SAN DIEGO — A state appeals court panel Monday ordered the city of San Diego to compensate city workers who lost their pensions following a voter-approved pension reform initiative that was illegally placed on the 2012 ballot.
The three-justice panel of the 4th District Court of Appeal ruled that workers whose pensions were replaced by a 401(k)-style plan, per 2012’s Proposition B, should be paid the difference between what they would have received via the original pension system and the current system, plus 7 percent annual interest.
While the justices ruled that the city must pay employees to make up the difference, it did not agree with a union request to invalidate Proposition B, which the court said would need to be litigated in a separate lawsuit.
The suit brought upon by labor union groups argued that then-Mayor Jerry Sanders violated the state’s collective bargaining law by not meeting with the affected city unions’ leaders before putting the ballot measure before voters. Proponents said the switch from a guaranteed pension to a 401(k) would save the city millions. The measure was approved by 65 percent of voters.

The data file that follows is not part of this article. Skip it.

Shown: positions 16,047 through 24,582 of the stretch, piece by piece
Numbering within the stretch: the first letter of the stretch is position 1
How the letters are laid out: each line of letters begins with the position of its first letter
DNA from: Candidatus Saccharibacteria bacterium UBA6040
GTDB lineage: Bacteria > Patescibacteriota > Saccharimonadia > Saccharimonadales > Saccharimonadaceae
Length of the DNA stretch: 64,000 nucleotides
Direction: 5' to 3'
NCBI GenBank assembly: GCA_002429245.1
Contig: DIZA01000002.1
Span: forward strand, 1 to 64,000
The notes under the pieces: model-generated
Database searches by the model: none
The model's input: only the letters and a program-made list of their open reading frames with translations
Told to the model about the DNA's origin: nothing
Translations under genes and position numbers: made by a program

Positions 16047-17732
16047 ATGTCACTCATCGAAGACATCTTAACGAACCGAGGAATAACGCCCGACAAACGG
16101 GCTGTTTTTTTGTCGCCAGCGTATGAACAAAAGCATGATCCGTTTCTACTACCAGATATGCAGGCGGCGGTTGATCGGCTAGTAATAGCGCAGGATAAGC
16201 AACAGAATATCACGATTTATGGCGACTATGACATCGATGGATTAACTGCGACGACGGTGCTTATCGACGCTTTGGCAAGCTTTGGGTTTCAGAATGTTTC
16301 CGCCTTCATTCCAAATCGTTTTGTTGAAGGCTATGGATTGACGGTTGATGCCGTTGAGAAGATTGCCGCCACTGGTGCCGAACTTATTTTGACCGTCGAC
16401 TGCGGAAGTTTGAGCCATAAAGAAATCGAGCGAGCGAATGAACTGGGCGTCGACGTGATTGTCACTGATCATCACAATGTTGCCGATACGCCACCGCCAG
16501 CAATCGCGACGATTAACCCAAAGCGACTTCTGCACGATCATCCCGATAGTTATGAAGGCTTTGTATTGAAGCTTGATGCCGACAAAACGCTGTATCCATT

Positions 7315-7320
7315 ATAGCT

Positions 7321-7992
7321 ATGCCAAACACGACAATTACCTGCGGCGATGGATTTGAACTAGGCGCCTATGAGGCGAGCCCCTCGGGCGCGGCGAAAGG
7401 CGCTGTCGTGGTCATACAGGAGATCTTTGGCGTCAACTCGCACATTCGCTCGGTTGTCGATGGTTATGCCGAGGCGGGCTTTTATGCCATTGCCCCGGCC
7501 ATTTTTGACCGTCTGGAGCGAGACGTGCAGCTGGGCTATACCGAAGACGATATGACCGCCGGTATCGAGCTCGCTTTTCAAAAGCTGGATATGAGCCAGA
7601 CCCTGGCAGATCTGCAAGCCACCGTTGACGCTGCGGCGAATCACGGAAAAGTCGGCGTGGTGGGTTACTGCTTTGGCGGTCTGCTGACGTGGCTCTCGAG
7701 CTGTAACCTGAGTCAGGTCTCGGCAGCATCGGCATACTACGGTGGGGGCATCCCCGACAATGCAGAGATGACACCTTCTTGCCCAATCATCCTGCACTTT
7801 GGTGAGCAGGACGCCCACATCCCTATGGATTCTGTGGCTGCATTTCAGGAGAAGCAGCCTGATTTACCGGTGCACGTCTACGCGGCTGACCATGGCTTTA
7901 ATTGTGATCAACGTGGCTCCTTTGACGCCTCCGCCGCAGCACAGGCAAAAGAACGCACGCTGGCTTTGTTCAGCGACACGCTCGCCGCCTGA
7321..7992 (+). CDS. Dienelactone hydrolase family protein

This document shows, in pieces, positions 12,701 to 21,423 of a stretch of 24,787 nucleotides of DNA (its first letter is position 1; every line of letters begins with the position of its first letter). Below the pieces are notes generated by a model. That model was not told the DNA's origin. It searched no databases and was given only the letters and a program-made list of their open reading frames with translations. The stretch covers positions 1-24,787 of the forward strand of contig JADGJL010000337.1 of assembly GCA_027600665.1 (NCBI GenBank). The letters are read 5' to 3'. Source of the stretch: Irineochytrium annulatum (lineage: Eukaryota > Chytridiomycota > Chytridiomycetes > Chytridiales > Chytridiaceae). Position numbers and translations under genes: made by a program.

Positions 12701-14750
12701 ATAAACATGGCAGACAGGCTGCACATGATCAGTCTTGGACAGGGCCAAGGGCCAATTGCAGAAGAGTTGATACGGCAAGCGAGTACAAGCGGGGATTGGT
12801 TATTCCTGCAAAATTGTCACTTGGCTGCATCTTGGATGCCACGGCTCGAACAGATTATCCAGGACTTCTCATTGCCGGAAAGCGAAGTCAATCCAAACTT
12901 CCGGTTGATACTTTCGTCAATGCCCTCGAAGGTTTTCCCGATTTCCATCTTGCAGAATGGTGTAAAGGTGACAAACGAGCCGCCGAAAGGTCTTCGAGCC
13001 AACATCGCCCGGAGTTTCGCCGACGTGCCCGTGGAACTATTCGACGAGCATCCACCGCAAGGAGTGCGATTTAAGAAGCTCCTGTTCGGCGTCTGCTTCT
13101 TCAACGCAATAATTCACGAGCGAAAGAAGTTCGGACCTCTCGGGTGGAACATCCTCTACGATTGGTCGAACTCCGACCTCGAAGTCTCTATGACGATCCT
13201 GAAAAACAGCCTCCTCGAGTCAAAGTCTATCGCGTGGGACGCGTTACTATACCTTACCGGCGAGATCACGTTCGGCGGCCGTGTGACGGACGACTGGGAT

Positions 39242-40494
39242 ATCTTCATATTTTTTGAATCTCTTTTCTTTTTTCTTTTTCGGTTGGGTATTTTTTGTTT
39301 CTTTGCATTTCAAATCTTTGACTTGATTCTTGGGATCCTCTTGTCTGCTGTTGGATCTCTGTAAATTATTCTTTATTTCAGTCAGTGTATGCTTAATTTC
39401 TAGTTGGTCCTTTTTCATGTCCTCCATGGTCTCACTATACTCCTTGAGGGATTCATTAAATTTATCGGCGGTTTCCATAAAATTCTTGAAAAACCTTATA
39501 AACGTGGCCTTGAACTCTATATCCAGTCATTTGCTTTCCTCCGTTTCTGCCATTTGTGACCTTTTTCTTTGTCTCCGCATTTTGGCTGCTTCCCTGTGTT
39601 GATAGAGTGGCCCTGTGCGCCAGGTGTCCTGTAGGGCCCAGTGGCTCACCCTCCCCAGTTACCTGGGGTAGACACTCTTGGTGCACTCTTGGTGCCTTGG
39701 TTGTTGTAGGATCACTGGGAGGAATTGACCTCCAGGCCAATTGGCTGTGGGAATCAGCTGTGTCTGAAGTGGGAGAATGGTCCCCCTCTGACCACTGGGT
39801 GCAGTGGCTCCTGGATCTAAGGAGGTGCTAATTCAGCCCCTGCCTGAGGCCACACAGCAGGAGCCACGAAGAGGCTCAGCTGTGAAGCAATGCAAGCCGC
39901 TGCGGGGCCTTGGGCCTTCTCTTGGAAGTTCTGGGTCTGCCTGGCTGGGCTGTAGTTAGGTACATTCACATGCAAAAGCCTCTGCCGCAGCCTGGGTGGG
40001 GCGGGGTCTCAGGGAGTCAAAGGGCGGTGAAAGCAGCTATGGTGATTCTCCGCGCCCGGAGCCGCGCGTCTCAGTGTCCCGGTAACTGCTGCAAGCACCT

In 2015, the Public Employment Relations Board ruled that Sanders’ involvement in the Proposition B campaign constituted an unfair labor practice, but their decision was overturned by the Fourth District appeals court in 2017 following an appeal from the San Diego City Council.
The state Supreme Court overturned the appeals court’s ruling last year, while the U.S. Supreme Court ruled last week that it would not hear the case, leaving the lower court’s ruling in place.
Former City Councilman Carl DeMaio, who took part in authoring Proposition B, issued a statement saying that “Prop B Pension Reform is a citizens initiative that is protected under the California Constitution, and we continue to assess all of the legal remedies afforded to prevent it from being illegally overturned.”